Book review: Learning Javascript

I played with JavaScript before the web 2.0, so there are many things I didn’t know about JavaScript. We see lots of performance tests in browser tests, server-side JS, but if you don’t know the language, you are limited in your understanding. But if you just know the language, and nothing about client- or server-side applications?


The last time I learned a new language, I was at the beginning on my PhD, and the language was Python. And C++ actually (i.e. proper C++). Since them, these two languages have evolved a lot and it can be a challenge to find good books covering the latest aspects of these languages.

So it was quite a delight to see that JavaScript, despite the varying support in browsers, had a way of writing almost bleeding-edge code, and still be compatible with older browsers. It was even better when the author of this book started by talking about the old syntax, but quickly moves to the new ES6 (OK, it’s not new anymore) and the good practices for it. It also regularly presents the old-style practices and their drawbacks, which is something I really appreciate. I read additional books on JavaScript after this one, and I have to say that the code in this one is the cleanest I’ve seen, with the least number of possible pitfalls.

I won’t dive into details, as a lot of the chapters are presenting standard characteristics of a language (variable, control flow, classes…), so I will only make a few comments. The first two chapters present the context of JavaScript, with even an in-browser example. There won’t be any significant browser specific chapter until almost the end. Even then, the chapter is then dedicated to handling the XML DOM. I appreciate the fact that there is no jQuery chapter anymore (the library is now going down in fame, yet another proof that the author was trying to write a book that could stay up to date for more than 6 months), but I haven’t played with the DOM myself despite playing with JavaScript, as frameworks usually abstract this. The server-side is also very shallow, as a book on explaining how to use packages, deploying Node.js would have the same number of pages as this one, so I appreciate that it’s not possible.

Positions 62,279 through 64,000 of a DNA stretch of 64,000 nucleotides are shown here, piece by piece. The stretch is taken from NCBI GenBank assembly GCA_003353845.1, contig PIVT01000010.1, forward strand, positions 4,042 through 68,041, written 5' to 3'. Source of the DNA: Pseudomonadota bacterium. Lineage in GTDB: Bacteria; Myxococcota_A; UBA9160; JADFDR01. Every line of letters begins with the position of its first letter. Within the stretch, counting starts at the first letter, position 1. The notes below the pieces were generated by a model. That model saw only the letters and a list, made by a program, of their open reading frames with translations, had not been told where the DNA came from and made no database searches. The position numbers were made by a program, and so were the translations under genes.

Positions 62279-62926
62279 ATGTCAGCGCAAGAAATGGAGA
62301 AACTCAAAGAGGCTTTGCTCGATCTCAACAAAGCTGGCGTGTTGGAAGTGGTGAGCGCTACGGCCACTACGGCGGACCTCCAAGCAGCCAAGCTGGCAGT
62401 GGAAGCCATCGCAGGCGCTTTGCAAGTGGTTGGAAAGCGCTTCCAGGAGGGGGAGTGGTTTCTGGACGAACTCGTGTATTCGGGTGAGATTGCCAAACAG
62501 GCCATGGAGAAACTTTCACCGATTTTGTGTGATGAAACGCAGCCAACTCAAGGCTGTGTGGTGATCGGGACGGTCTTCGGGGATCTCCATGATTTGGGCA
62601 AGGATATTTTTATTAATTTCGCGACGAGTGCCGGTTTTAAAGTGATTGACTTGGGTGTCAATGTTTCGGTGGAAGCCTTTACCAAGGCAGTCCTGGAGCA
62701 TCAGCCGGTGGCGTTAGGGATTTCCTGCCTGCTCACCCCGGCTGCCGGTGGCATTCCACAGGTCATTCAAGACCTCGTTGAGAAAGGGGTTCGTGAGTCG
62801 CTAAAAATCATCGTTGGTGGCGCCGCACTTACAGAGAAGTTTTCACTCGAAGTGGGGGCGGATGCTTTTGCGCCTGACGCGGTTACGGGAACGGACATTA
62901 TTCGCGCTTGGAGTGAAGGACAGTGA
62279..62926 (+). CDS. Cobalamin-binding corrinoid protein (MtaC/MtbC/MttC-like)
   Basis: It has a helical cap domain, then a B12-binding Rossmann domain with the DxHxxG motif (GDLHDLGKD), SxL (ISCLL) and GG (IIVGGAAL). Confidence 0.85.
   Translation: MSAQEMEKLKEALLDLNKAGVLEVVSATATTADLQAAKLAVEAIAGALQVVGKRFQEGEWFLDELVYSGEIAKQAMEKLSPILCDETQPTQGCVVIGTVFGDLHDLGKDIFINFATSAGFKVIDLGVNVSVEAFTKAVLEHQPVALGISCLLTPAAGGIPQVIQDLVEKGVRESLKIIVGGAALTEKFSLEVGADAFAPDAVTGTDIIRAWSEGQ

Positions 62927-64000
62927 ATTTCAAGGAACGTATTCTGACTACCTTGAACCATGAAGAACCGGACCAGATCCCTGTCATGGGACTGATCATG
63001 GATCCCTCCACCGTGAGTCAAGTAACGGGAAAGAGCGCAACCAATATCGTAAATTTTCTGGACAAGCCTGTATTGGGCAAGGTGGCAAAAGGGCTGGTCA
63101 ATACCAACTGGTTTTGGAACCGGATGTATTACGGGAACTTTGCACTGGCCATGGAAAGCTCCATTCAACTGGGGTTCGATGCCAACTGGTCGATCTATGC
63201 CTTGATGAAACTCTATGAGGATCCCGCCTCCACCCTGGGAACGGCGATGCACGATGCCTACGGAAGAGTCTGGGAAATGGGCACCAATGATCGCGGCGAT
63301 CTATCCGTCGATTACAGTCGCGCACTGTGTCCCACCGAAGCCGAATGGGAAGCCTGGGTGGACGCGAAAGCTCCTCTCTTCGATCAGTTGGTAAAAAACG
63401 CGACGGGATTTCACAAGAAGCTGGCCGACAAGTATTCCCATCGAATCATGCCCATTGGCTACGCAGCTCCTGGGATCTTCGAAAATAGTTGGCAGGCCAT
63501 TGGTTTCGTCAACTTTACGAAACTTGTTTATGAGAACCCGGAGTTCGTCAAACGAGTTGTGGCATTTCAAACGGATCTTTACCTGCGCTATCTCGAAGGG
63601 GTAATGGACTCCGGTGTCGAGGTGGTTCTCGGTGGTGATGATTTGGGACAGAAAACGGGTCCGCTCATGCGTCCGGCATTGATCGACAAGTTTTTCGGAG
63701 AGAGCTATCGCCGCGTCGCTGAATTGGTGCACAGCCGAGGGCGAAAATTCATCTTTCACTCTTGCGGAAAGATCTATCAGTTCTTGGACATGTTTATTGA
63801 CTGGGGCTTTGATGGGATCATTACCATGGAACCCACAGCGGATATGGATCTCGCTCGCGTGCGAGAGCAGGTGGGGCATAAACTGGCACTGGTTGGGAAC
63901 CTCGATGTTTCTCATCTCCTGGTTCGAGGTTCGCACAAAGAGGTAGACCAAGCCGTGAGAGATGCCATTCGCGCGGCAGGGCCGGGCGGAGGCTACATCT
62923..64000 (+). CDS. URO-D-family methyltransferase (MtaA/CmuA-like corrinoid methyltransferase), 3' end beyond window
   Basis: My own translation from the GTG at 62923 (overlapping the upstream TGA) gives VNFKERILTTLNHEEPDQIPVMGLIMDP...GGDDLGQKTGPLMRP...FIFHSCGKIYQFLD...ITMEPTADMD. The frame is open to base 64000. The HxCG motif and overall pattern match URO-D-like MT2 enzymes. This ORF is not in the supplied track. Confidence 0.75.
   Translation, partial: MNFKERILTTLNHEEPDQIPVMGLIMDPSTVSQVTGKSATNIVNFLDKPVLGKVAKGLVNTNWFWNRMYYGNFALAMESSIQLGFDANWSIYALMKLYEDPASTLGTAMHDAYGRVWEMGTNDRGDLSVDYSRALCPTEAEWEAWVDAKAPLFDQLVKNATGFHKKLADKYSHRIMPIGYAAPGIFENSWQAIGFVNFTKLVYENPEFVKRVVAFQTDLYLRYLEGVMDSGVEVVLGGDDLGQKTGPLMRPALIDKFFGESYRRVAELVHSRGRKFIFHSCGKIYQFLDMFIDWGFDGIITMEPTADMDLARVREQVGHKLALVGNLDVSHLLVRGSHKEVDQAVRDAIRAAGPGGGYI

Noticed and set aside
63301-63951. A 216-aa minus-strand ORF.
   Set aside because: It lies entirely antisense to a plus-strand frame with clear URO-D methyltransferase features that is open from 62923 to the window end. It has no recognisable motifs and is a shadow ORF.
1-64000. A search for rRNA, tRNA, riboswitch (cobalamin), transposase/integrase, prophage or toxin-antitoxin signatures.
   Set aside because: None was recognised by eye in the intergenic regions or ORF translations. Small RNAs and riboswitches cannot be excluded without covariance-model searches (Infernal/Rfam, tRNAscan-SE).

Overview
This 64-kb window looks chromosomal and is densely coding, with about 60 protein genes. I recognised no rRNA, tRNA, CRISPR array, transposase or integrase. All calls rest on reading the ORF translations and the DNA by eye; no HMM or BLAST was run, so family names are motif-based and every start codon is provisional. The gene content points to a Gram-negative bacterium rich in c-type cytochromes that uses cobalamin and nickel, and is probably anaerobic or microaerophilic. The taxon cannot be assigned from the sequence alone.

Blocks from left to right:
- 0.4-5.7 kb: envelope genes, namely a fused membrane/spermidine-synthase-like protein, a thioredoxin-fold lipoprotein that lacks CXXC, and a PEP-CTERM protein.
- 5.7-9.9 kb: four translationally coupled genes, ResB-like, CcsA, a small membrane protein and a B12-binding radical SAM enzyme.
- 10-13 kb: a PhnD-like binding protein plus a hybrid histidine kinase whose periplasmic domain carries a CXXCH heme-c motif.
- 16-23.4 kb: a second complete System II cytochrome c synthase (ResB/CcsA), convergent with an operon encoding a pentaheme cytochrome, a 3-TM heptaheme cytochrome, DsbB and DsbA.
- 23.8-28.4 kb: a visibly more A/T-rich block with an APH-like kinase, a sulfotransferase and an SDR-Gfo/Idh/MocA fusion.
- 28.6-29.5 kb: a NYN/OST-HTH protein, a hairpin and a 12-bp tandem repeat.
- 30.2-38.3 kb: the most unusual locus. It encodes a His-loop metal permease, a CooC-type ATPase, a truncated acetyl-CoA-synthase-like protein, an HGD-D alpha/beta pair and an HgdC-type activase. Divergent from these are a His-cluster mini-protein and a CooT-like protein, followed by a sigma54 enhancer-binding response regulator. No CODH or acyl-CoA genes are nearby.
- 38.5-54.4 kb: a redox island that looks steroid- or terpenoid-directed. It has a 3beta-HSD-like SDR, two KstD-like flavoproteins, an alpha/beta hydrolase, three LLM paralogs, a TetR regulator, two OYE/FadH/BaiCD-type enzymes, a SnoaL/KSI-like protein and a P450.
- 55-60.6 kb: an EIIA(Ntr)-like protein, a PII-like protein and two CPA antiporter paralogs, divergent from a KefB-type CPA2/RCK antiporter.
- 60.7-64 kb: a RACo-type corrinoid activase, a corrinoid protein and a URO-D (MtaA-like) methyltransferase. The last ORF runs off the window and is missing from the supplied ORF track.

But once again, this is a very good book on the language itself. I still have to read several of the most advanced concepts, like Promises, or the way multiple inheritance is done, or properties. But I know where to look if I need to use these concepts. I have a good grasp (I hope?) of date and time (although I got bit my some odd behavior of the Date class, I suspect I will always work by transferring strings or seconds since epoch!), I change my way of thinking from a pure imperative or object-oriented point of view to add more functional callback style programming. I don’t think I would have been able to dive directly into a client-side framework book without this preliminary knowledge.


The book on its own is not enough to write client-side or server-side code. You can implement functionalities based on code that is already existing, but with just the book, you will be stuck to write anything of value.

Still, it covers all the common point between server- and client-side applications. After this read, you can dive into a book on either aspect, depending on your requirements.

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